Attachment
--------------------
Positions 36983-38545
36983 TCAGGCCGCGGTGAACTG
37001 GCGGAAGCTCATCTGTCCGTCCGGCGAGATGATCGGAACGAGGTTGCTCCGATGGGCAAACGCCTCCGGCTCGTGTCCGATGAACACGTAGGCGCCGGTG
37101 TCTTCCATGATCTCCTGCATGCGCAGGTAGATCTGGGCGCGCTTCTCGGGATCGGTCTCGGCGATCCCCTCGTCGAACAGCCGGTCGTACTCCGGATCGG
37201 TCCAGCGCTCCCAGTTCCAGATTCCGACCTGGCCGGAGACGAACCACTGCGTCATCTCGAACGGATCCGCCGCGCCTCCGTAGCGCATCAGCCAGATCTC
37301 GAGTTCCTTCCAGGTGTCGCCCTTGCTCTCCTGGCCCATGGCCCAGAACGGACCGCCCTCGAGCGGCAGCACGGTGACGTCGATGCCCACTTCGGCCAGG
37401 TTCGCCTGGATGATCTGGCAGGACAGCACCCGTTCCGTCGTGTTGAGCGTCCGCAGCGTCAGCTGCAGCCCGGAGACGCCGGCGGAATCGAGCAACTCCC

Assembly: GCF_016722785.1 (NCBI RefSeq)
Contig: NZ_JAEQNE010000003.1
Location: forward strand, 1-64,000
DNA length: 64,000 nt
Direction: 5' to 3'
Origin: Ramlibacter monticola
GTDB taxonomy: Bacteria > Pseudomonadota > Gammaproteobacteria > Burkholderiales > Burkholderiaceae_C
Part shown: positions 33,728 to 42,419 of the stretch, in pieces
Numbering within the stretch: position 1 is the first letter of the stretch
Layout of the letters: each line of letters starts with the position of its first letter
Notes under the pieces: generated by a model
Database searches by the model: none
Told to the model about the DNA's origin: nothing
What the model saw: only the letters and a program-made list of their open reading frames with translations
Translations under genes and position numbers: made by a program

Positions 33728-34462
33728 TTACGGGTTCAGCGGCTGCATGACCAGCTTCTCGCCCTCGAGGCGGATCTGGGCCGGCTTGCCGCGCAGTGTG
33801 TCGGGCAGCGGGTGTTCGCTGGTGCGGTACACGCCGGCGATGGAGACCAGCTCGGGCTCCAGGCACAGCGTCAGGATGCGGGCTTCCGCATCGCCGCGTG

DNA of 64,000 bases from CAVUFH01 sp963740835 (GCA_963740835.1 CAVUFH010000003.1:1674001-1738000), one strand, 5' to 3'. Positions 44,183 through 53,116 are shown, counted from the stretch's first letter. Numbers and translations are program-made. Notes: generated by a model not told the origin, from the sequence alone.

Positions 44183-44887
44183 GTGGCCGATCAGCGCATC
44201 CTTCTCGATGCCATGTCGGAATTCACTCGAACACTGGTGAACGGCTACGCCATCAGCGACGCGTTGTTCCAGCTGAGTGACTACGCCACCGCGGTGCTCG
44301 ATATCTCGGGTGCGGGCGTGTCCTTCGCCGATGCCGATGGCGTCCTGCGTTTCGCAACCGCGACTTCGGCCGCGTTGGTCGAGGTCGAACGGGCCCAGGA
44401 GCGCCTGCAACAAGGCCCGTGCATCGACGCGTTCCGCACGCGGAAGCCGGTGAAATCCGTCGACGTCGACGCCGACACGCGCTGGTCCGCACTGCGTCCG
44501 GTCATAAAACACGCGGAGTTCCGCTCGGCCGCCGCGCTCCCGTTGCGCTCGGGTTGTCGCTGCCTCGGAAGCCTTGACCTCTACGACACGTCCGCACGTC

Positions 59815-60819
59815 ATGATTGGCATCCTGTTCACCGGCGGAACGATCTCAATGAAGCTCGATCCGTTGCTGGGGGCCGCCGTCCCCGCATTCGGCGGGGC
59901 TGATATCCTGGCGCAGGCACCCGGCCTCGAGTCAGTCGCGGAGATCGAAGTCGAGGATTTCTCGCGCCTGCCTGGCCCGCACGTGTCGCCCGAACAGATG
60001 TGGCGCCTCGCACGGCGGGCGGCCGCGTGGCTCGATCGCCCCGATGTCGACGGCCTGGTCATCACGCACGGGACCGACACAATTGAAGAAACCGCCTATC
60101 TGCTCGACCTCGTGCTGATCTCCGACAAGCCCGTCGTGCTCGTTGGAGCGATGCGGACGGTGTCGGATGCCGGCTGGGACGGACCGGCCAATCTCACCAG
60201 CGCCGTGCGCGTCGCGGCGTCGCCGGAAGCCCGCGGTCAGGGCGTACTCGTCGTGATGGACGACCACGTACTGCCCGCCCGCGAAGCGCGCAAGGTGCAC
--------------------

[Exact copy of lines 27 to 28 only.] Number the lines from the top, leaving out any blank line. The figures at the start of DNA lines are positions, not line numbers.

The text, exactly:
Positions 44183-44887
44183 GTGGCCGATCAGCGCATC